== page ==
Gautam Adani, the world’s third-richest person, was accused of a decade-long accounting scheme and stock manipulation by Hindenburg Research, an investment research firm.
In a Jan. 24 report, Hindenburg claimed Adani, who is founder and chairman of conglomerate Adani Group, has pulled “the largest con in corporate history.” The stocks of Adani Group businesses, which span media, power and defense, subsequently lost $12 billion in market value after Hindenburg declared it would short the group’s companies after a two-year investigation. Shares of Adani Group’s flagship company, Adani Enterprises Ltd, fell by 1.5 percent.
Guatam Adani, 60, is based in India and has a net worth of nearly $120 billion. At least eight Adani Group’s 22 leaders are Adani family members, according to Hindenburg, which claimed the group has for years “engaged in a brazen stock manipulation and accounting fraud scheme.” Adani Group has also supposedly been the focus of four major government fraud investigations, which have alleged corruption and money laundering of an estimated $17 billion.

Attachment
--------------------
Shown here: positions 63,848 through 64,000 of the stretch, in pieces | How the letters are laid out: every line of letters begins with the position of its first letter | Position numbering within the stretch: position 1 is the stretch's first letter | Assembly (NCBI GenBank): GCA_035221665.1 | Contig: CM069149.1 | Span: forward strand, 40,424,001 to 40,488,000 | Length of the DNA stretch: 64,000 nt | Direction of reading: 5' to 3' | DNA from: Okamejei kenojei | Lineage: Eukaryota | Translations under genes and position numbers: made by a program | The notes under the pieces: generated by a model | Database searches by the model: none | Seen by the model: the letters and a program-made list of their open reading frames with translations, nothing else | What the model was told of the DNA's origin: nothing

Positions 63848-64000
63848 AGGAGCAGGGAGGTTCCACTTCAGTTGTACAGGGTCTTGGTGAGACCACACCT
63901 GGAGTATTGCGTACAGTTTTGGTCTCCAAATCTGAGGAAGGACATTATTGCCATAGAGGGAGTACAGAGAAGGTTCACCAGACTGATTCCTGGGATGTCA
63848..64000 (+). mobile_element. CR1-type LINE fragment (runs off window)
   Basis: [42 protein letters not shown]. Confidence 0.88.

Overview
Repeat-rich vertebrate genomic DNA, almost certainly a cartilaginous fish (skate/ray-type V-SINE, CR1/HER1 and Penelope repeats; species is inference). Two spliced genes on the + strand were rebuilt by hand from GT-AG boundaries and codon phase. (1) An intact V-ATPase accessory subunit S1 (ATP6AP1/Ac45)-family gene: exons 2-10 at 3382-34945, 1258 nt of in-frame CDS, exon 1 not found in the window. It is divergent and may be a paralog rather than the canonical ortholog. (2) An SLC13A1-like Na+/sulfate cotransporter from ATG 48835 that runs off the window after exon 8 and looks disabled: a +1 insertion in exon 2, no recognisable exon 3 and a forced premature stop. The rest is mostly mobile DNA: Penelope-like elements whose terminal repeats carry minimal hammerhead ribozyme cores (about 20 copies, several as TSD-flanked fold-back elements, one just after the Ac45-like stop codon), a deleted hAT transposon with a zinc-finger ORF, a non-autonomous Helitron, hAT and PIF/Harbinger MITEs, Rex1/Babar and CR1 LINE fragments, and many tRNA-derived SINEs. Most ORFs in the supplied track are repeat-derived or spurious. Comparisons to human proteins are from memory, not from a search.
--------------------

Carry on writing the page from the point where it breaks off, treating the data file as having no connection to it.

Adani family members and associates, including Adani’s brother Vinod Adani, manage a network of 38 shell companies in offshore havens like Mauritius, the United Arab Emirates and Caribbean islands, according to Hindenburg’s report, which claimed the companies exist for the purpose of stock manipulation and money laundering.
Hindenburg’s findings are “a malicious combination of misinformation and stale, baseless and discredited allegations that have been tested and rejected by India’s highest courts,” said Jugeshinder Singh, Adani Group’s chief financial officer, in a statement to the Associated Press. “The group has always been in compliance with all laws, regardless of jurisdiction, and maintains the highest standards of corporate governance.”
Adani Group could not be reached for comment.